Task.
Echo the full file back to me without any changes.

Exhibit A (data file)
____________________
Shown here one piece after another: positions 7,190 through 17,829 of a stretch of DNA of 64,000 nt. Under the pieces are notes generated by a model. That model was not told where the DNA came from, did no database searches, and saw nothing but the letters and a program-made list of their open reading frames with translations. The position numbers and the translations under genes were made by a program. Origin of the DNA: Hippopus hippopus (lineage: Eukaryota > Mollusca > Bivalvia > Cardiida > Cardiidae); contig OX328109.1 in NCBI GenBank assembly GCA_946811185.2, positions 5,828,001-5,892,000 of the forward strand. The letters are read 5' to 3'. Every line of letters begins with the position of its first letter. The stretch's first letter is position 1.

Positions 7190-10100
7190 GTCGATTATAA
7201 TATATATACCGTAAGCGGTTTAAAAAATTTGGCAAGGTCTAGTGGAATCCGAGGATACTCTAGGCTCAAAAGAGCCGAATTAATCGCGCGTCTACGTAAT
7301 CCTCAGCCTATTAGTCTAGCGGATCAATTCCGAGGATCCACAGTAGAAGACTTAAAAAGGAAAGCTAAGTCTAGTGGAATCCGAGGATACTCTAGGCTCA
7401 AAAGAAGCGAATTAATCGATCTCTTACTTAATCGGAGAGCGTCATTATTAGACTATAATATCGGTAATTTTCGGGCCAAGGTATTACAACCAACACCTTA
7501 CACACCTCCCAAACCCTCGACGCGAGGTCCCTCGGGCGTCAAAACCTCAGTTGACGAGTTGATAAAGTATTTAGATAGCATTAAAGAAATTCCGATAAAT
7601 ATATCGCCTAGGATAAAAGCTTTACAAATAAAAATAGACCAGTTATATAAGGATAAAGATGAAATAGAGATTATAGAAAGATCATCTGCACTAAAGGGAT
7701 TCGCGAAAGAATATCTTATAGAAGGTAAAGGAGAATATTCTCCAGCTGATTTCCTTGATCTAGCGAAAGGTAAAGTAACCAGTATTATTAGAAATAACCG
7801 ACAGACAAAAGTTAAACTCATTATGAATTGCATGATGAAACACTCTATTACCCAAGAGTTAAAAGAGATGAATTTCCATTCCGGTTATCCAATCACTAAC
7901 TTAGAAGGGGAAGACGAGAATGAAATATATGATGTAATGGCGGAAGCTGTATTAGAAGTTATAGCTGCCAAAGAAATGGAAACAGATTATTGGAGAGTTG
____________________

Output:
Shown here one piece after another: positions 7,190 through 17,829 of a stretch of DNA of 64,000 nt. Under the pieces are notes generated by a model. That model was not told where the DNA came from, did no database searches, and saw nothing but the letters and a program-made list of their open reading frames with translations. The position numbers and the translations under genes were made by a program. Origin of the DNA: Hippopus hippopus (lineage: Eukaryota > Mollusca > Bivalvia > Cardiida > Cardiidae); contig OX328109.1 in NCBI GenBank assembly GCA_946811185.2, positions 5,828,001-5,892,000 of the forward strand. The letters are read 5' to 3'. Every line of letters begins with the position of its first letter. The stretch's first letter is position 1.

Positions 7190-10100
7190 GTCGATTATAA
7201 TATATATACCGTAAGCGGTTTAAAAAATTTGGCAAGGTCTAGTGGAATCCGAGGATACTCTAGGCTCAAAAGAGCCGAATTAATCGCGCGTCTACGTAAT
7301 CCTCAGCCTATTAGTCTAGCGGATCAATTCCGAGGATCCACAGTAGAAGACTTAAAAAGGAAAGCTAAGTCTAGTGGAATCCGAGGATACTCTAGGCTCA
7401 AAAGAAGCGAATTAATCGATCTCTTACTTAATCGGAGAGCGTCATTATTAGACTATAATATCGGTAATTTTCGGGCCAAGGTATTACAACCAACACCTTA
7501 CACACCTCCCAAACCCTCGACGCGAGGTCCCTCGGGCGTCAAAACCTCAGTTGACGAGTTGATAAAGTATTTAGATAGCATTAAAGAAATTCCGATAAAT
7601 ATATCGCCTAGGATAAAAGCTTTACAAATAAAAATAGACCAGTTATATAAGGATAAAGATGAAATAGAGATTATAGAAAGATCATCTGCACTAAAGGGAT
7701 TCGCGAAAGAATATCTTATAGAAGGTAAAGGAGAATATTCTCCAGCTGATTTCCTTGATCTAGCGAAAGGTAAAGTAACCAGTATTATTAGAAATAACCG
7801 ACAGACAAAAGTTAAACTCATTATGAATTGCATGATGAAACACTCTATTACCCAAGAGTTAAAAGAGATGAATTTCCATTCCGGTTATCCAATCACTAAC
7901 TTAGAAGGGGAAGACGAGAATGAAATATATGATGTAATGGCGGAAGCTGTATTAGAAGTTATAGCTGCCAAAGAAATGGAAACAGATTATTGGAGAGTTG